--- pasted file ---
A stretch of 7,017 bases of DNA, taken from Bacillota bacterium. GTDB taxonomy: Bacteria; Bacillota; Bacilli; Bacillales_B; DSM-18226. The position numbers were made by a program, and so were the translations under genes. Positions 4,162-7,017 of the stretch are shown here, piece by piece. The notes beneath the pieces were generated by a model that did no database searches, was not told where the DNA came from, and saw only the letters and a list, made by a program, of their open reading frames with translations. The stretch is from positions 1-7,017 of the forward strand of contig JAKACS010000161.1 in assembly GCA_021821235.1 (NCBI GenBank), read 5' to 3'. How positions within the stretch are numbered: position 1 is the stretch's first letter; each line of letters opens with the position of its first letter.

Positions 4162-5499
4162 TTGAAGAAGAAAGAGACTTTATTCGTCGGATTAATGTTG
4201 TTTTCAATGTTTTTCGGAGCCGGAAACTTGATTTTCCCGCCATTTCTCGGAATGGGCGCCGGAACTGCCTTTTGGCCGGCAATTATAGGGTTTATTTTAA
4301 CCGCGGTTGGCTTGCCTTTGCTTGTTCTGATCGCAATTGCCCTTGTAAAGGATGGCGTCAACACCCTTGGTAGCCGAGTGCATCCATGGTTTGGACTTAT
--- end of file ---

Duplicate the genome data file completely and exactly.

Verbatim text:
A stretch of 7,017 bases of DNA, taken from Bacillota bacterium. GTDB taxonomy: Bacteria; Bacillota; Bacilli; Bacillales_B; DSM-18226. The position numbers were made by a program, and so were the translations under genes. Positions 4,162-7,017 of the stretch are shown here, piece by piece. The notes beneath the pieces were generated by a model that did no database searches, was not told where the DNA came from, and saw only the letters and a list, made by a program, of their open reading frames with translations. The stretch is from positions 1-7,017 of the forward strand of contig JAKACS010000161.1 in assembly GCA_021821235.1 (NCBI GenBank), read 5' to 3'. How positions within the stretch are numbered: position 1 is the stretch's first letter; each line of letters opens with the position of its first letter.

Positions 4162-5499
4162 TTGAAGAAGAAAGAGACTTTATTCGTCGGATTAATGTTG
4201 TTTTCAATGTTTTTCGGAGCCGGAAACTTGATTTTCCCGCCATTTCTCGGAATGGGCGCCGGAACTGCCTTTTGGCCGGCAATTATAGGGTTTATTTTAA
4301 CCGCGGTTGGCTTGCCTTTGCTTGTTCTGATCGCAATTGCCCTTGTAAAGGATGGCGTCAACACCCTTGGTAGCCGAGTGCATCCATGGTTTGGACTTAT